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Robert Love on: The "Fiasco" at Clark Field
Robert Love Q: After the fiasco at Clark Field, I understand that King said he would never allow any ship to be --

LOVE: ...There was no fiasco at Clark Field, in the first place.

Q: But we lost a lot of B-17s.

LOVE: No, we didn't lose a lot of B-17s, lost half of MacArthur's complement, and he only had three dozen aircraft, and it is very, very difficult to imagine those aircraft being operated out of the Philippines without those kinds of losses.

You have to remember the sequence of events. The Japanese were very fortunate. They appeared over Clark Field when the pursuit aircraft, which were defending the area, had come down for lunch. Had the Japanese appeared an hour later or an hour before, they would have had contested air space over Clark Field.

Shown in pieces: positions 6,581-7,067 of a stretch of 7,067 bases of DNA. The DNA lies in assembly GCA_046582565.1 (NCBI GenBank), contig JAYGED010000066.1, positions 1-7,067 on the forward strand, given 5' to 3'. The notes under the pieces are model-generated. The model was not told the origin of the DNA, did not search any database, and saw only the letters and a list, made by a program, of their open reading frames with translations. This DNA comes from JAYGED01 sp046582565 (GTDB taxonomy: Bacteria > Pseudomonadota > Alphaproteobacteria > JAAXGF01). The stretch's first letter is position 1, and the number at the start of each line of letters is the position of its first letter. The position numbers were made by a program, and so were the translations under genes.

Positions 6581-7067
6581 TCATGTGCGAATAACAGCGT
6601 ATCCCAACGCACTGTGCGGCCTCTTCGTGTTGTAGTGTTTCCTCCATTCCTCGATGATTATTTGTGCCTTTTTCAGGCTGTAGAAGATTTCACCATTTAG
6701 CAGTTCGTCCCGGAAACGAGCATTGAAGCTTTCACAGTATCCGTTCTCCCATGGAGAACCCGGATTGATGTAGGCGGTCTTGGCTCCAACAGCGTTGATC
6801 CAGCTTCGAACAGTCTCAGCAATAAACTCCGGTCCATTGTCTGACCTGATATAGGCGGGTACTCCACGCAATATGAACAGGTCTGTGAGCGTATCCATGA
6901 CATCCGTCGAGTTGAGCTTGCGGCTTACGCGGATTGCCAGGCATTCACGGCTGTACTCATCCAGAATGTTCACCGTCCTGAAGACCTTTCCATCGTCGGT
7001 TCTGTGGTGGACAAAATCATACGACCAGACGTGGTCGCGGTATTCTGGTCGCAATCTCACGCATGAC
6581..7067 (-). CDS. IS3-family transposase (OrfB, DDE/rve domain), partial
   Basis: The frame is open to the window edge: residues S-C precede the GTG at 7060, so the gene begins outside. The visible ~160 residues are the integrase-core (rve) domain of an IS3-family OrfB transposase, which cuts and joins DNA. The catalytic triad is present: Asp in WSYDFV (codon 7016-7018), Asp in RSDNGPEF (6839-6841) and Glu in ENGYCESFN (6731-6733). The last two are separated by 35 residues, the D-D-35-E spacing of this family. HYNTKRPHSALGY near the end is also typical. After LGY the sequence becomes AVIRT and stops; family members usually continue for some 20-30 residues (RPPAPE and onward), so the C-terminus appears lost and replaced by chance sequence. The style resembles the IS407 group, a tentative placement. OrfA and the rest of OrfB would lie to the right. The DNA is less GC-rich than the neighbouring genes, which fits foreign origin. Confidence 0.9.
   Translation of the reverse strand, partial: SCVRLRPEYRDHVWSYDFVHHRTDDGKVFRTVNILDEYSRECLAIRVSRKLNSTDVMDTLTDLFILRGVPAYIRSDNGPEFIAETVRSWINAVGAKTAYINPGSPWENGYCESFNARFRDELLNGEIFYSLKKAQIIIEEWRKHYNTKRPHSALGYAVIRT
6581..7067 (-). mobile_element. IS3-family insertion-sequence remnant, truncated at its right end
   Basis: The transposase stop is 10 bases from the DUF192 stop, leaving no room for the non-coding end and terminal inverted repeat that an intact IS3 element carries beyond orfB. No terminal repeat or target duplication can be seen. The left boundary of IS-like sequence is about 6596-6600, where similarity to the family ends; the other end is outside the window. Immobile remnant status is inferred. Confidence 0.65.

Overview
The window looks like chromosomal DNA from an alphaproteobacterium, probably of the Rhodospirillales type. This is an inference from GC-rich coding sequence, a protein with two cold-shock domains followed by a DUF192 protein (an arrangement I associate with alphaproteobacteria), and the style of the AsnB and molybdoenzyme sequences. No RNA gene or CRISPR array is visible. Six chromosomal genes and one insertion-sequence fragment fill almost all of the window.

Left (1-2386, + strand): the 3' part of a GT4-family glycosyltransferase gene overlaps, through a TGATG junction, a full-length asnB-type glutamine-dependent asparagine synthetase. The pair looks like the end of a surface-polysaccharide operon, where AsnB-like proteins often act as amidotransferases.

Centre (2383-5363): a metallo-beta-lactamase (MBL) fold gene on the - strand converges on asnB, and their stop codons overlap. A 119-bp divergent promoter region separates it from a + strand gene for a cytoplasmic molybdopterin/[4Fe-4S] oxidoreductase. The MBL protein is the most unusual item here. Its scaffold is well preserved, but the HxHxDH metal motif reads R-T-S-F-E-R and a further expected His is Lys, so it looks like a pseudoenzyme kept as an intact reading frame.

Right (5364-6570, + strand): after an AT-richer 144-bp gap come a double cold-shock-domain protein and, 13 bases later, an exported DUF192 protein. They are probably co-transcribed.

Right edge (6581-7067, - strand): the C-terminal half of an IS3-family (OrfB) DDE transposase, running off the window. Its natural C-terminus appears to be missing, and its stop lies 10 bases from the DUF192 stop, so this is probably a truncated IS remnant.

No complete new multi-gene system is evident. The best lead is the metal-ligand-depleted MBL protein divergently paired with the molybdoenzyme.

But you have to ask yourself, if they had sent all the B-17s to the south, as MacArthur had ordered, and was in progress, what would have occurred? One of two things. Either those B-17s would have operated against the Japanese, and they would have been lost in that process, or they would have been evacuated to Australia and played no part. Clark Field isn't that much of a disaster, and King didn't particularly take notice of that.

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